REVIEW: Switch – or die trying

REVIEW: Switch – or die trying

Switch is a hard-as-nails puzzle platformer. Let me repeat, it is HARD!!

Steam: Full Release

Developer: Threye Interactive

Publisher: Threye Interactive

Release date: 7th March, 2017

Genre: 2D Puzzle Platformer

Type: Single-player

It’s possible to play with keyboard controls but not even God himself could beat these levels with the keyboard. Controller is an absolute must. It’s fullscreen only (fine with me) and Windows only (not so fine – Linux would be nice).

I’m now going to attempt to explain the switching mechanic. Please bear with me. You start off as the little skinny guy who can jump with the A button. So far so good. Now, if you press B (or in my case RT which I prefer) you then ‘Switch’ into a fat guy and can then jump again in mid-air to gain extra height. Once you’ve completed a double jump (and not before) you can then scale a wall, Meatboy-style, by alternating between the two buttons. If there’s a narrow vertical gap then the alternation is not necessary, you can just jump with one button. Now, the Switch mechanic does not only affect your guy, oh no, that would be too easy. It can also affect elements of the level, causing them to disappear and reappear, so you have to jump/switch at only the right moments as things change all over the place. Are you still with me? Hang in there. So next we have the shooting (X) button which you will often need to use in conjunction with your jump/switch buttons to shoot things in mid air to get rid of things or reactivate them before landing on the edge at the last moment and then quickly adapting to climb the block you’ve just activated… I could go on.

Confused? So you should be, it’s as complicated to use as it is to explain. After hours of gameplay I still can’t honestly say I’ve become comfortable with it, it still feels unintuitive and is part of the challenge.

The level overview is not just the usual static list. Your little guy hops along from doorway to doorway to enter the various sections and then hops between the lines and pages to select the one you want. The levels all have fabulous names. My favourite is ‘Wait, What?’ – I think this could be applied to many different levels here! 5 sections with 15 levels in each, 75 total.

Sound & Vision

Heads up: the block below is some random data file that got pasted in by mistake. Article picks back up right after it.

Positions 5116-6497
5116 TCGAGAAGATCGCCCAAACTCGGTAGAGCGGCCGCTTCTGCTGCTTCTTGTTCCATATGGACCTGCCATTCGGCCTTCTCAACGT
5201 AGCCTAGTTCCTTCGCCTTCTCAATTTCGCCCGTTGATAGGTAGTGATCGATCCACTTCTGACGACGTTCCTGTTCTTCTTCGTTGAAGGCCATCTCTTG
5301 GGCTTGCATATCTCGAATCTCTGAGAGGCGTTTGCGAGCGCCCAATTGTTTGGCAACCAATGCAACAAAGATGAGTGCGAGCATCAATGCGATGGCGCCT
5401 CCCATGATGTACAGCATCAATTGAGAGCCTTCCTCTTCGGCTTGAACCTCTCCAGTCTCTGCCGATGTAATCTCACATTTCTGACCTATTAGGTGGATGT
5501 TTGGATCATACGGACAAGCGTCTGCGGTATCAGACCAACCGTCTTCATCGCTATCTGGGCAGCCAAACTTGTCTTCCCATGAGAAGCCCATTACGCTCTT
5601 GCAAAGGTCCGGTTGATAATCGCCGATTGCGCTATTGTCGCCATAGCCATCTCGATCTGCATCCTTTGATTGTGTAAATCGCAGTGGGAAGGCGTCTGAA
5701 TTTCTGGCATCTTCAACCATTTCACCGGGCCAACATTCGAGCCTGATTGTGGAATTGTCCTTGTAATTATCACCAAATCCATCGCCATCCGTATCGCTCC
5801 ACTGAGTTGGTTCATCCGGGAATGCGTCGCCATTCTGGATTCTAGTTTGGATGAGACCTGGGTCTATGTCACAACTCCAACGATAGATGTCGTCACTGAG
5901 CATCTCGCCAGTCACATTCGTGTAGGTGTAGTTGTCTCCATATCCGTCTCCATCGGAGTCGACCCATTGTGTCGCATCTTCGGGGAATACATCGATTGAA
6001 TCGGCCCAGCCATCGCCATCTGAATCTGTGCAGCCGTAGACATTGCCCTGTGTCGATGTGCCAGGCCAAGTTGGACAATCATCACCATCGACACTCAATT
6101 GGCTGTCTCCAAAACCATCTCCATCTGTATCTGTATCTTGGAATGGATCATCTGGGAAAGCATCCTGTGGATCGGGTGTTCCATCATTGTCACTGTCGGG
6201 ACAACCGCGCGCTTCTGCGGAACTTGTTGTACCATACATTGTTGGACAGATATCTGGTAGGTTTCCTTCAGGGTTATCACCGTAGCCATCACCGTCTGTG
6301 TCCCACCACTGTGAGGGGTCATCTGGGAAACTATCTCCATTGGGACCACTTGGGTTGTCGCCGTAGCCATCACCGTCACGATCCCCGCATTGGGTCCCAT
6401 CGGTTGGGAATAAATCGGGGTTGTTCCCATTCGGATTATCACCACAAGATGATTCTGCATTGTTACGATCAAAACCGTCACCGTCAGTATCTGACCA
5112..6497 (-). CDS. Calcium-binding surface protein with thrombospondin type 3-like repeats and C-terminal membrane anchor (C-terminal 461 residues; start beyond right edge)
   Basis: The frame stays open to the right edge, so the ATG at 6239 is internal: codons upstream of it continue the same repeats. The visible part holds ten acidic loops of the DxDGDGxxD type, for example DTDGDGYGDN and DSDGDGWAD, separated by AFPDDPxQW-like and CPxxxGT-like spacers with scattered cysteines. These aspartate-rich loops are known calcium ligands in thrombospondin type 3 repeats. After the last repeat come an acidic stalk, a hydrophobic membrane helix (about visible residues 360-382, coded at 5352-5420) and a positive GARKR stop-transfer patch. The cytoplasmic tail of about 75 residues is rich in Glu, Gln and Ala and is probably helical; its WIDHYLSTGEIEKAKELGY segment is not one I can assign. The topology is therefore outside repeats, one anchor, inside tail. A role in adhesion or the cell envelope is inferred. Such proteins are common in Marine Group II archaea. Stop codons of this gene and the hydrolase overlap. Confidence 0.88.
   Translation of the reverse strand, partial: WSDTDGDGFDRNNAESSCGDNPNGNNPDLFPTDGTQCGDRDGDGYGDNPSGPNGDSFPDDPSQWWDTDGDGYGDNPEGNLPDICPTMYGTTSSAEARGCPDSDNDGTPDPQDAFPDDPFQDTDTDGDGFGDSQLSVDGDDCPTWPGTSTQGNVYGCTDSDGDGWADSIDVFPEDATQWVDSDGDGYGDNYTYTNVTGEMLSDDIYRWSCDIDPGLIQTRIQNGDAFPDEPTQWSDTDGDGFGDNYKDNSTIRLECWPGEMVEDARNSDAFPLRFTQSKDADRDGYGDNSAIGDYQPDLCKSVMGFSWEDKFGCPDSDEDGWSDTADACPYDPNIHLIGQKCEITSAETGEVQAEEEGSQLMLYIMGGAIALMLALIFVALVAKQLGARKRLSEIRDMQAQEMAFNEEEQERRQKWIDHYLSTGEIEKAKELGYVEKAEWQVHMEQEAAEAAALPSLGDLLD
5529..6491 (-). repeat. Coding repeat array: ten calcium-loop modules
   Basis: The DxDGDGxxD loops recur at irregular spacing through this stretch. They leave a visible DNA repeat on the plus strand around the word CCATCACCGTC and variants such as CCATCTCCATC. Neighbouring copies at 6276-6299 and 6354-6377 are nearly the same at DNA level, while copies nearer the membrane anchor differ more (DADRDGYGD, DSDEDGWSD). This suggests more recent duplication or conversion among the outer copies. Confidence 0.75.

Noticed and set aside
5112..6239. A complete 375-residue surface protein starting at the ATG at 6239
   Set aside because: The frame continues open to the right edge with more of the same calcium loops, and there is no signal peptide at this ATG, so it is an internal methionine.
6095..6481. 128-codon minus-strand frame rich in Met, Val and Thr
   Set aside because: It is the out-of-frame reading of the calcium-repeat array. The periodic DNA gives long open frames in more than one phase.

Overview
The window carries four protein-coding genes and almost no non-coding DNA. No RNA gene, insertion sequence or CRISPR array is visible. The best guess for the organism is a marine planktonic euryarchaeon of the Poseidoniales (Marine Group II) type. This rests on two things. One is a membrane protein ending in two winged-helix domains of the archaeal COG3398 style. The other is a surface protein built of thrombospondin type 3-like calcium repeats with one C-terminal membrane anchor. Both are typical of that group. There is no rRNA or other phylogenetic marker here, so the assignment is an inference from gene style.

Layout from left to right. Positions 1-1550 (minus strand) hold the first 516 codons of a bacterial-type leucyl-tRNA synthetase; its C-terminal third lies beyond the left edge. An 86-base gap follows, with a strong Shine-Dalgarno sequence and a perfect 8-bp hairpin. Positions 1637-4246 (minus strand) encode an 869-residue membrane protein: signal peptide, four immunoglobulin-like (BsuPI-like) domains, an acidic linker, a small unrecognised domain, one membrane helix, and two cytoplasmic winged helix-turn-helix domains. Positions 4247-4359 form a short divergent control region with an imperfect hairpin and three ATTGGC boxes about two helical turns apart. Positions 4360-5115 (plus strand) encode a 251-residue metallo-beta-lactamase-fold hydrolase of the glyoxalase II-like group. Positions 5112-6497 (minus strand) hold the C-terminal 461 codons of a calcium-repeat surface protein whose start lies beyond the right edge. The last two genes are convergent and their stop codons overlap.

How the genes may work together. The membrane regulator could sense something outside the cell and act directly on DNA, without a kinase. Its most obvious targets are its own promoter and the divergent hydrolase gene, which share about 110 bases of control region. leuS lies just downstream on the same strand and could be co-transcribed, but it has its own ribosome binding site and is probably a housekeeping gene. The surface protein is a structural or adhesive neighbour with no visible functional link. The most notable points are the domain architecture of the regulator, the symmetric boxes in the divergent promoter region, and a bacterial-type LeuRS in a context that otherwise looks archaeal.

Artwork is slick and beautiful, with pastel colours and clean lines occasionally enhanced with a fancy element like fire cannons. There’s a different background tune for each section and I love them all.


There’s a 3-star rating system. Beat the level any way you like for one star, collect the water droplet for 2, beat the time limit for 3. If you get the droplet and beat the time all on the same attempt it declares “Excellent!” but trust me, this ain’t gonna happen except for a few levels in the Beginner section. You’ll be trying for the droplet first, then trying for the speed run without the droplet to collect the stars one by one. With that said, you’re already doing well if you can get one star.

Section 1 – Beginner – is the only section that gave me any mercy. Once I was into the 2nd section I was already out of my depth. The difficulty comes at you from two angles – puzzling and platforming. Some keep you sitting there scratching your head wondering how on earth this is even possible, for others I could see what to do but repeating/dying over and over and over, inching my way painfully forward as my brain memorised each separate action and repeated it with pinpoint timing.

It’s not only the level designs that produce the difficulty. Most other platformers use 2 buttons – jump and shoot. Here you have jump/shoot/switch that adds yet another layer of difficulty to an already tough challenge. It’s fiendish!

On the flip side, beating a level in this game gives me a huge rush, it’s a proper challenge.

Open Levels!!

Many of the games I play – and puzzlers are especially guilty of this – have linear level progression. Everything is locked and you progress one level at a time. If you get stuck, you have only one level to work on and it can get frustrating. Here, you can play any level you like at any time. I could hug the devs! Of course, it’s better to play the earlier/easier levels first but it’s entirely my choice, as it should be.


I’m writing this before release so I don’t know the price. I’m going to take a guess and say $15, that’s what I’d be happy to pay for this. Any less and it’s a bargain. There are many hours of gameplay and the star ratings allow for plenty of replay value.


Steam cloud supported but no achievements or cards. I don’t think it matters, there is more than enough challenge here without achievements.


Every aspect of this game is first class. If you can ever complete it, even with one-star solutions, you can count yourself an expert. Highly recommended.


(click on the image to see the rating explanation)

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